The feedback I’ve been getting from the Gang has put a whole other idea in my head for this story, namely that it could be easily stretched into a novel — which has my head spinning. I had not thought of it before, but as soon as they said it, the idea started to germinate and now I have notes for starting to expand it. Making it novel is a scary concept, though, because it’s such a bigger work. It would require completely restructuring everything (the past/present alternation wouldn’t work, for example) and adding a litany of new characters and figuring out just who the Bear is and what he wants as my potential alternate villain.

So, in the meantime, I’m going to focus on finishing the story as a story, in the hopes of submitting it to various magazines (though there aren’t many that will accept this kind of length).

Other Projects in the Works:

The Untitled Werewolf Novel has been put on hold for the time being, while I work on “The Witch of the Little Wood” having settled firmly into the pre-planning stage. Don’t worry it’s not going to live there. My plan is to start getting chapters onto the page as soon as I finish the Little Wood short story. The Werewolf Novel keeps popping up every now and then tugging at my sleeve with new scene ideas and character arcs, so I won’t be able to ignore it for long.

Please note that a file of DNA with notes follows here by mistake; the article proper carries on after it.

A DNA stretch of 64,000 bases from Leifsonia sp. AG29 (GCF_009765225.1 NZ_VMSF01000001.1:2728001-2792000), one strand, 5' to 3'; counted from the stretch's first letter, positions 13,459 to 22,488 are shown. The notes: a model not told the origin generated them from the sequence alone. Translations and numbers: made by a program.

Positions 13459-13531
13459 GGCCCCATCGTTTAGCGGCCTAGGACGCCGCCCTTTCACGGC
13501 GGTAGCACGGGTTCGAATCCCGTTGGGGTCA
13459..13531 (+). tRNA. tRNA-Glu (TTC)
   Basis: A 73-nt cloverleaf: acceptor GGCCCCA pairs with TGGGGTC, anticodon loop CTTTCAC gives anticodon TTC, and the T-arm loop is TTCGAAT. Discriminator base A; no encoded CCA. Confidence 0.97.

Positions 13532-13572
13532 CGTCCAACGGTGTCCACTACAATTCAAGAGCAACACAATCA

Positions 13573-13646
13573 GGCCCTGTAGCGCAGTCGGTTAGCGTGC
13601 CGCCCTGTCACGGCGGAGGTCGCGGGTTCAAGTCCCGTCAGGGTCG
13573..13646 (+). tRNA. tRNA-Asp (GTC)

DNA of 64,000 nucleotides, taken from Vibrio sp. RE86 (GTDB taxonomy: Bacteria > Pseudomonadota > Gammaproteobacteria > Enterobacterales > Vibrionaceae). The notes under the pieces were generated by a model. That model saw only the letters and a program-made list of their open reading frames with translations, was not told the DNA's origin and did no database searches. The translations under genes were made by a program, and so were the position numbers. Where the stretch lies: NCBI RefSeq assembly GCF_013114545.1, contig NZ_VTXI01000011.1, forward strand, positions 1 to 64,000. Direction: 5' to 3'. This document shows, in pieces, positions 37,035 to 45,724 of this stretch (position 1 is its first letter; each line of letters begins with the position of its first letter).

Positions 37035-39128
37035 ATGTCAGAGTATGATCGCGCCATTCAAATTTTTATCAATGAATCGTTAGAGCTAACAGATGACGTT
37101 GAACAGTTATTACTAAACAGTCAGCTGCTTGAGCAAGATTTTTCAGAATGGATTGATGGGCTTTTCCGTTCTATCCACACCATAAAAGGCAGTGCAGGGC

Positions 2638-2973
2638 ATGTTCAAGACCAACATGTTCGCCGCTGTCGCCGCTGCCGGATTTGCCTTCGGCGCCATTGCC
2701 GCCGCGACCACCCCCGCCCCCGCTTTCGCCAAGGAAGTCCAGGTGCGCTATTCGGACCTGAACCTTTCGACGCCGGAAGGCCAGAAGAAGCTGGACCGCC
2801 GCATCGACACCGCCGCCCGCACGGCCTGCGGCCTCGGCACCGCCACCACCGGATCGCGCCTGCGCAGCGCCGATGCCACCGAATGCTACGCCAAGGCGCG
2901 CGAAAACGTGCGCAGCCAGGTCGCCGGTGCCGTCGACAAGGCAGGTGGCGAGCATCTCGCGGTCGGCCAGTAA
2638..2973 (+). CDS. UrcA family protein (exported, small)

I also have a couple of poetry manuscripts to work on. Astounding Beauty Ruffian Press is holding a chapbook competition, and it occurred to me that I have 10-20 pages of poetry that I could submit. I’ve been gazing at poetry chapbook competitions for a while now, thinking that I should submit to one, but haven’t felt like my work was cohesive or up to par enough to submit. Now I think I just might have a collection that would work — maybe.

You know those letter-poems I’ve been writing for the 30 Day Letter challenge that I never finished… well, I need to finish it, because I’ve been talking with the rather fabulous collage artist Jill Allyn Stafford about putting together a book that combines her art made out of international envelopes with my letter-poems. We’re both stoked on the idea (even though we’re not sure what publishers to approach about this sort of thing). First, I need to get those poems written.

And because I don’t have enough projects going on, there’s the Not-so-Secret Screenplay. I got an email about a script competition from Script Magazine, in which you have to come up with a script idea for a logline (which is: “After waking to find his wife dead in their backyard, a man conducts his own investigation and uncovers the hidden life of a woman he thought he knew.”) and submit the 15 pages.

Of course, instead of thinking, gee, I’ve got a lot on my plate right now, I think, gee, I can work with that, and my mind immediately started trying to put a supernatural spin on the story. So, yeah, now I’ve got a screenplay idea kicking around my head along with everything else. Deadline for the 15 pages is August 30th … we’ll see if I can pull it off.

[Cross posted to my livejournal.]